In any case, Heuer’s book also points out that European expansion into vast new terrestrial regions, such as the Arctic and the South Atlantic, not just for scientific documentation but for “corporate resource exploitation,” as Heuer describes it, began just as perspectival representation was being developed in Renaissance Italy. That is, just as Europeans were attempting to conquer the infinite void of abstract architectural space through a series of mathematical grids and vanishing points, other Europeans were sailing off into novel terrestrial environments that resisted those same techniques, where the concept of scale itself broke down.
Hidden within this is perhaps a comment on art and commerce as equally concerned, in their own very different ways, with describing quantities beyond calculation—sheer plenty, limitless reserve, infinite exchange.
This leads to another of Heuer’s historical points—albeit one that, to me, reads more like coincidence than causation, but is nevertheless stunning in its visual power.
[Image: “Interior of Saint Bavo, Haarlem” (1631), Pieter Jansz, Saenredam; courtesy Philadelphia Museum of Art.]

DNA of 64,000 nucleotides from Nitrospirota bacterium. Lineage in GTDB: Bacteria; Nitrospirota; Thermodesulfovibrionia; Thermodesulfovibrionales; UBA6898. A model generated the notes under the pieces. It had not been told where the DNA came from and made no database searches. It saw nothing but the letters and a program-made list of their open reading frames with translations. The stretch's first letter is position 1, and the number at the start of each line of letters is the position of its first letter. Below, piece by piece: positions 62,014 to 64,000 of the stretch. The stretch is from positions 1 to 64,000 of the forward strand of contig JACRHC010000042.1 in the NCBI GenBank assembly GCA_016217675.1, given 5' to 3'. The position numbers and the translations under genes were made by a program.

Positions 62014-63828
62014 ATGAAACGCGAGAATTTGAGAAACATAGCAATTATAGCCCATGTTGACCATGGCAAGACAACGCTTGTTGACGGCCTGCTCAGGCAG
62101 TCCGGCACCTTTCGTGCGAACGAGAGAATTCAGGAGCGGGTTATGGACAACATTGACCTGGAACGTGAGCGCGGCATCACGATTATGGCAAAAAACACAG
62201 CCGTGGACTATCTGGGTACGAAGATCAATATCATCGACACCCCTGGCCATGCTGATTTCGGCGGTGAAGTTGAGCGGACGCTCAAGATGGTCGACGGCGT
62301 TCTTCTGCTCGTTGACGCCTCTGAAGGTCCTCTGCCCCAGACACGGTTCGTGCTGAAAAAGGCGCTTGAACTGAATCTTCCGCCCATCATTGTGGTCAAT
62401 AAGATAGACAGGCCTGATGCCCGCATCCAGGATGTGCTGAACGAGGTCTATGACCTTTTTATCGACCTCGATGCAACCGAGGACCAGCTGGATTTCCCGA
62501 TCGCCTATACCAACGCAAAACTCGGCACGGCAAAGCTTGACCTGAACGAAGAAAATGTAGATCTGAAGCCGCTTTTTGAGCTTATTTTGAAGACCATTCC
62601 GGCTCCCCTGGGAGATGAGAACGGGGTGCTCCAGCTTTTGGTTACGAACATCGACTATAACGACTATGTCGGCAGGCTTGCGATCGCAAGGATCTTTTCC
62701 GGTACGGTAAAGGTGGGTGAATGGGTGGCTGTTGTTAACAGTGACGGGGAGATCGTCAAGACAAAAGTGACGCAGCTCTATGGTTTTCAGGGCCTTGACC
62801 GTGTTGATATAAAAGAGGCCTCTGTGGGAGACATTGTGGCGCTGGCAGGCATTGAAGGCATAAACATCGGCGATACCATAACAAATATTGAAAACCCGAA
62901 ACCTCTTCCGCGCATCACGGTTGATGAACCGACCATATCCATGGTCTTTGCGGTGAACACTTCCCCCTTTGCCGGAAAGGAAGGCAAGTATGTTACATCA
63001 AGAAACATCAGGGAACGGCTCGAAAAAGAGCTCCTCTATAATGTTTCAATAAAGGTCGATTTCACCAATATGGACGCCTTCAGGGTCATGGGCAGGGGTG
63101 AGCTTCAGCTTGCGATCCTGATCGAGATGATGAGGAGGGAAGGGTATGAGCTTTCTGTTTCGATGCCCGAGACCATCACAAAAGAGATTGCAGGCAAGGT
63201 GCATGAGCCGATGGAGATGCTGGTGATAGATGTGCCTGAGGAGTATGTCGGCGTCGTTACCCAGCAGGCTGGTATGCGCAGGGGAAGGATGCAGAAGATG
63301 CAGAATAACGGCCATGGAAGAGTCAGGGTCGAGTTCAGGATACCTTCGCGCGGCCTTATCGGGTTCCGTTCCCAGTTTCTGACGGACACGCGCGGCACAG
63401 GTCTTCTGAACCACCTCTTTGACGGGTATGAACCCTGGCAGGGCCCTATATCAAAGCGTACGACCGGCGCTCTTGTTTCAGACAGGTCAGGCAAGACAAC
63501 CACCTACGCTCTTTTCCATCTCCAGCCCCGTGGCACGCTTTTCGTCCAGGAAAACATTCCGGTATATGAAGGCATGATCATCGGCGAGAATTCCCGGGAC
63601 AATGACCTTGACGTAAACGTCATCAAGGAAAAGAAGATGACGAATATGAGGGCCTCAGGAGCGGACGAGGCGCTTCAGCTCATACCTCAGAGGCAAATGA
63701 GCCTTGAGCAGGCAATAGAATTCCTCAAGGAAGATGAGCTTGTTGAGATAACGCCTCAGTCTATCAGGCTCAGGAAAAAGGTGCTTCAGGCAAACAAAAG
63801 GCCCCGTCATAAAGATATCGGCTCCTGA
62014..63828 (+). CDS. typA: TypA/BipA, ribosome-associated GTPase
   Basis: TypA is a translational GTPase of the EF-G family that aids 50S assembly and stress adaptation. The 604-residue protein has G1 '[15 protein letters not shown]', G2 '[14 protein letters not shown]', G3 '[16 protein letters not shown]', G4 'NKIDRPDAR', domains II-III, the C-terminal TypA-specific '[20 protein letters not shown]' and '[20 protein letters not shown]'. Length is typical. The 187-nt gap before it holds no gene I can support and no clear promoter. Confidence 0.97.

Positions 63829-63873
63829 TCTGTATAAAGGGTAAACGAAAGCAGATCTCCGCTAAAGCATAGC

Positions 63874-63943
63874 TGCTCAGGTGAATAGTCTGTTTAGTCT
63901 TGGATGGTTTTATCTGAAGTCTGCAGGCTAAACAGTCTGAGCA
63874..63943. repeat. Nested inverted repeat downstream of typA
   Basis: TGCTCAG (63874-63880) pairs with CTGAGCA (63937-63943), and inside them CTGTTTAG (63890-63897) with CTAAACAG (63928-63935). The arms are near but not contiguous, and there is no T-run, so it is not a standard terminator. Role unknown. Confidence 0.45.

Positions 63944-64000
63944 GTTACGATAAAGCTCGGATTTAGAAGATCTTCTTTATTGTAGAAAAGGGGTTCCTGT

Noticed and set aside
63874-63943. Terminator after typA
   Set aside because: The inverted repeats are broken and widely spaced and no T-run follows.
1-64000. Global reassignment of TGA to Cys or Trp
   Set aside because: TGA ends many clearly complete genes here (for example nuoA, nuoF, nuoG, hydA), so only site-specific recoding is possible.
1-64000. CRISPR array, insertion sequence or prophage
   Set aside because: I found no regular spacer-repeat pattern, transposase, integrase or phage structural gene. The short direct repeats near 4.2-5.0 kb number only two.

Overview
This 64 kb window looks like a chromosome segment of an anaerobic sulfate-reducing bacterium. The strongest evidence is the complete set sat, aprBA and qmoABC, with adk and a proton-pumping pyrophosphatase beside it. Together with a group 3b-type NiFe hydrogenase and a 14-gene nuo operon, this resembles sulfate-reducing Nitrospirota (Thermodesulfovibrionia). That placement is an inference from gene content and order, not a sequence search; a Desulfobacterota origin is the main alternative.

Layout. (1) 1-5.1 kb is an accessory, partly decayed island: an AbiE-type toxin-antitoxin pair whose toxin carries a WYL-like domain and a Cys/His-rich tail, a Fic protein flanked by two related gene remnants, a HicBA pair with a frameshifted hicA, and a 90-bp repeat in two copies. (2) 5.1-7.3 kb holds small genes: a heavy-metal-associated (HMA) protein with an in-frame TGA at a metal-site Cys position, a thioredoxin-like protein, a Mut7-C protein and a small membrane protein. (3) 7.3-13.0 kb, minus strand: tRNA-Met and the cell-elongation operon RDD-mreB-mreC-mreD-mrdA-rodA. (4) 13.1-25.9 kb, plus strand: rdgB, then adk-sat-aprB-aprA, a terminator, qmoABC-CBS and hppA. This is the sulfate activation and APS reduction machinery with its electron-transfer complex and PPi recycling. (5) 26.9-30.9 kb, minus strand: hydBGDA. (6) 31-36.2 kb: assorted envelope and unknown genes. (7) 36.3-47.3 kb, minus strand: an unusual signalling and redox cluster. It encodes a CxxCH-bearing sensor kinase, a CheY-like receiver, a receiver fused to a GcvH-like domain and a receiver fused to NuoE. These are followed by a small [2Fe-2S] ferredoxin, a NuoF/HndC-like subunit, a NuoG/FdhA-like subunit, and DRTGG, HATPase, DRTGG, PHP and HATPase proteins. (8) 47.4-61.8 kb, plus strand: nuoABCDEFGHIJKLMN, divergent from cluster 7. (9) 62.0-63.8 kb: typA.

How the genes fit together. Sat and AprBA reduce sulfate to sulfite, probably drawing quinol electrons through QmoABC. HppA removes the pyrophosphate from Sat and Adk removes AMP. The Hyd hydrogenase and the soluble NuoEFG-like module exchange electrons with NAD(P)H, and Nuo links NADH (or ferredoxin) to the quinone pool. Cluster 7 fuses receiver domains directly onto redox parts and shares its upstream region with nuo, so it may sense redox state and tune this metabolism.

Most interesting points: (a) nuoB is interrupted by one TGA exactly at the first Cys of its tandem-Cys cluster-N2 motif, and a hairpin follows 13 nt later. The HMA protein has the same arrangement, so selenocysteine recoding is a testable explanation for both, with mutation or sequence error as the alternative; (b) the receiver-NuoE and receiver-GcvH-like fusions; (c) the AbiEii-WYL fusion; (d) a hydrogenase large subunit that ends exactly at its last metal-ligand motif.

Heuer writes, at some length, about how iconoclasm was surging through Western European churches at the time, with the effect that the same nations that were sending mariners out to map and exploit distant environments were also convulsing at home with the widespread destruction of religious imagery. He draws a wonderfully surreal comparison here between white-washed church interiors, denuded of their statues and ornamentation by iconoclasts, and the huge, featureless super-objects of the Arctic, the vaulted spans of icebergs loose on the waves, the looming glacial cliffs of Greenland, the apparently empty wastes of northeastern Canada.
This seems to suggest that iconoclasts painting church interiors white were psychologically of a pair with distant ships’ crews landing in all-white lands, sailing into all-white fog banks, gazing fearfully upon all-white ice, as if the interiors of European churches had become their own sort of Arctic but also that the Arctic had taken on the terrible, sublime dimensions of a religious experience, a theological encounter with the iconoclastic void. A fathomless void, an immeasurable drift.
So, contrary to Heuer’s own claim of Arctic landscapes “being like nothing else,” they were, in fact, like iconoclastic church interiors.
Nevertheless, again, this seems more like a historical coincidence to me—albeit a highly provocative one—than anything like cause and effect.